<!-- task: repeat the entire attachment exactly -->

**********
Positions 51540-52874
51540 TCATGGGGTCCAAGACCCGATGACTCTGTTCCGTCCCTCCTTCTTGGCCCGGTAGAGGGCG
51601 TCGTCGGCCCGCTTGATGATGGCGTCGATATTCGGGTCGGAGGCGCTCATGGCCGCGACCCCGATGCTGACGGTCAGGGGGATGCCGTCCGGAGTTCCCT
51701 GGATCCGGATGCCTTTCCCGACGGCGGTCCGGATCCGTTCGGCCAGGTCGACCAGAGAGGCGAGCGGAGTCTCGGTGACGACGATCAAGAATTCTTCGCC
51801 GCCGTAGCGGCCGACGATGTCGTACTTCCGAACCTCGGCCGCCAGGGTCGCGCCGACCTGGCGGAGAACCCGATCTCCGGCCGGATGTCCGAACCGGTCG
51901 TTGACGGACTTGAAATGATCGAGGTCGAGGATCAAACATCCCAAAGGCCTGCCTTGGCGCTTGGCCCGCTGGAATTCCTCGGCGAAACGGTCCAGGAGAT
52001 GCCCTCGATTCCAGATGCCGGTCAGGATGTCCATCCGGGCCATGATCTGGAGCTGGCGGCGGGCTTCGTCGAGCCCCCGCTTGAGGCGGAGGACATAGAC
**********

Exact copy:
Positions 51540-52874
51540 TCATGGGGTCCAAGACCCGATGACTCTGTTCCGTCCCTCCTTCTTGGCCCGGTAGAGGGCG
51601 TCGTCGGCCCGCTTGATGATGGCGTCGATATTCGGGTCGGAGGCGCTCATGGCCGCGACCCCGATGCTGACGGTCAGGGGGATGCCGTCCGGAGTTCCCT
51701 GGATCCGGATGCCTTTCCCGACGGCGGTCCGGATCCGTTCGGCCAGGTCGACCAGAGAGGCGAGCGGAGTCTCGGTGACGACGATCAAGAATTCTTCGCC
51801 GCCGTAGCGGCCGACGATGTCGTACTTCCGAACCTCGGCCGCCAGGGTCGCGCCGACCTGGCGGAGAACCCGATCTCCGGCCGGATGTCCGAACCGGTCG
51901 TTGACGGACTTGAAATGATCGAGGTCGAGGATCAAACATCCCAAAGGCCTGCCTTGGCGCTTGGCCCGCTGGAATTCCTCGGCGAAACGGTCCAGGAGAT
52001 GCCCTCGATTCCAGATGCCGGTCAGGATGTCCATCCGGGCCATGATCTGGAGCTGGCGGCGGGCTTCGTCGAGCCCCCGCTTGAGGCGGAGGACATAGAC